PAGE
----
think like a freak

Praise the Patron Saint of Freaky Ladies

Photo: Corbis

Before Beyoncé wrote her sex-positive self-titled album and stood in front of a “Feminist” sign on national television. Before Nicki Minaj owned her sexual power (and Drake) with that lap dance in the “Anaconda” video. Before even Lil’ Kim’s Hardcore and Foxy Brown’s brand of raunchiness, there was Adina Howard paving the way with the song “Freak Like Me,” from her 1995 album Do You Wanna Ride?

That single, which hit No. 2 on the Billboard charts and was the No. 1 played music video on BET that year, was a no-holds-barred anthem for women who were freaks, didn’t care who knew it, and demanded to get freaked on the regular. And Howard, who described herself as a “feminist ‘representing the sisters’” in a 1995 Washington Post piece about her album, was as bold, sexual, and assertive as her music (“Freak Like Me” might have been the most family-friendly tune on the album). But the music, a delightful raunch-fest, was about more than just shocking people: She was confronting and challenging cultural assumptions about black female sexuality and turning the tables on male artists whose music treated women like sexual objects.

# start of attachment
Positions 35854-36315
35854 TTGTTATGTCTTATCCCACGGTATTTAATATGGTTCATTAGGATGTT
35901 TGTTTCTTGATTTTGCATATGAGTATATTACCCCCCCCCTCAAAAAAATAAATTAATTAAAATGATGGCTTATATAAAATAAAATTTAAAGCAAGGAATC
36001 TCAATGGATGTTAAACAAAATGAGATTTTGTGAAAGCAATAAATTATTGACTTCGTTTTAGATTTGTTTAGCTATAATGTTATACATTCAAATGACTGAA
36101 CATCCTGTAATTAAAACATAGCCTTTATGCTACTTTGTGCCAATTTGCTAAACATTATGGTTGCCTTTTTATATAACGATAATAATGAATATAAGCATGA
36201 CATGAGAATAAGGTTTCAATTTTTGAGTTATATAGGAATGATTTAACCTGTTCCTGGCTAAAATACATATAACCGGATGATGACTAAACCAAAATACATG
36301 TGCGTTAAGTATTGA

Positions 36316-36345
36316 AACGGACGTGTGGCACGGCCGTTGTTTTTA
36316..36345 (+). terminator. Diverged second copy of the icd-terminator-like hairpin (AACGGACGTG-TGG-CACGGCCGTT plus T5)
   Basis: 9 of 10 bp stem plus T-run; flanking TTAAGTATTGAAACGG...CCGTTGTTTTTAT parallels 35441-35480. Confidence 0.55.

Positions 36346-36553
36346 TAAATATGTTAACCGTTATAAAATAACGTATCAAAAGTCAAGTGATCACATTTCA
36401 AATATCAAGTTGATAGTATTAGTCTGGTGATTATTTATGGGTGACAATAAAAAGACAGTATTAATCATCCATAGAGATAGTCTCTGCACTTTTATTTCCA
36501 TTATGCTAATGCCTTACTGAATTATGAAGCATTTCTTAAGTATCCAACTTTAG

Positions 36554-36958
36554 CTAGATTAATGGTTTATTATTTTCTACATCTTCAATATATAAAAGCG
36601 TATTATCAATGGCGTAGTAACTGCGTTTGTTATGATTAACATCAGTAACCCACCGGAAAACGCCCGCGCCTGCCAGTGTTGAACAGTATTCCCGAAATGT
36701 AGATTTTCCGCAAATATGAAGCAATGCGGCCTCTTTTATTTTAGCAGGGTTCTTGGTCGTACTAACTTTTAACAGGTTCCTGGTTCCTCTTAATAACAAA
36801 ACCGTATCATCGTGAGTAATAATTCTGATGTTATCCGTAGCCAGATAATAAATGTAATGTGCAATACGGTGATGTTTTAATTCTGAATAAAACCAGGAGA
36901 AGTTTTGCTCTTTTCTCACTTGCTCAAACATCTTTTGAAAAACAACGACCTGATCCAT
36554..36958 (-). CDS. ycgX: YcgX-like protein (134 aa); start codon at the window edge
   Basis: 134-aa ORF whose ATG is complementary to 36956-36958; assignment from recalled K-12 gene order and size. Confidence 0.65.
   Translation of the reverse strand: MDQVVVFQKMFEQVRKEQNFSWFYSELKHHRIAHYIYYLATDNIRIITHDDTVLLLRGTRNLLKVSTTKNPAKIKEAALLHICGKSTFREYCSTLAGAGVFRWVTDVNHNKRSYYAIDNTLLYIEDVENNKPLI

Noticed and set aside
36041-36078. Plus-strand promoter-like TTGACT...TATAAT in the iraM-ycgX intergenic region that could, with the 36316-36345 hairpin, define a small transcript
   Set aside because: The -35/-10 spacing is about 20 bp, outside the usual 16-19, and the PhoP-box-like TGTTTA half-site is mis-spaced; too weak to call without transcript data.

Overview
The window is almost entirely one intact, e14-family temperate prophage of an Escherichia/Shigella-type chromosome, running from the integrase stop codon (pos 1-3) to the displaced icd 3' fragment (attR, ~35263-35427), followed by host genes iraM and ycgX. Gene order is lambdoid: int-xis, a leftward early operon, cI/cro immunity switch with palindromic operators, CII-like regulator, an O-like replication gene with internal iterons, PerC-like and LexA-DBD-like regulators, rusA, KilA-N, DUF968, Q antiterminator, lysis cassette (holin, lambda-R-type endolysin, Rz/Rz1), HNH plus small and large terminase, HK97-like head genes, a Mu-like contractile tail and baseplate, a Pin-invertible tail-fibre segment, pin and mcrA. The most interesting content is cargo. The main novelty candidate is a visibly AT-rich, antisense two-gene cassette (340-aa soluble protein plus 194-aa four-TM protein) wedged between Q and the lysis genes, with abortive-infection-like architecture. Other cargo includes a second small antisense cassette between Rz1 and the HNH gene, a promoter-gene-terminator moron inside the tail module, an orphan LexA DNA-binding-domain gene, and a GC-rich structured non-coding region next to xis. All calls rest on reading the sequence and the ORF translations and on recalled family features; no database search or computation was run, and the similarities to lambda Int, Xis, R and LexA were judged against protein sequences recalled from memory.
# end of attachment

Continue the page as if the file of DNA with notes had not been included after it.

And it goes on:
She owned her sexuality and her right to be sexual no matter who was questioning it — like during this 1995 interview on BET’s Video Soul. The host asked her, “Does it bother you that you will be remembered as a sex symbol more than an artist?” and Howard candidly responded, “Why can’t I be both?”

Unfortunately, being a trailblazer means taking a lot of heat. One Washington Post columnist cited her as an example of the moral demise of the black community, her videos were eventually banned from BET for being too provocative, and her outspokenness got her dropped from her label before she could release her third album.  
Now, on the 20th anniversary of Do You Wanna Ride?, production company Rebel Life Media has released Adina Howard 20: A Story of Sexual Liberation. Through interviews with Howard, academics, record producers, and music writers, the documentary highlights how Howard’s music allowed female artists to be as sexual as they wanted to be, without shame. She was ahead of her time and never fully got her dues, but given the empowered Minaj climate we’re in, more than ever, it feels like the right time to revisit her music.

Watch the clip below, check out the full hour-long documentary online at Vimeo, and make sure to put “Freak Like Me” on your DGAF playlist right after Lil’ Kim’s “Crush on You” and Nicki Minaj and Beyoncé’s “Feelin’ Myself.”

Praise the Patron Saint of Freaky Ladies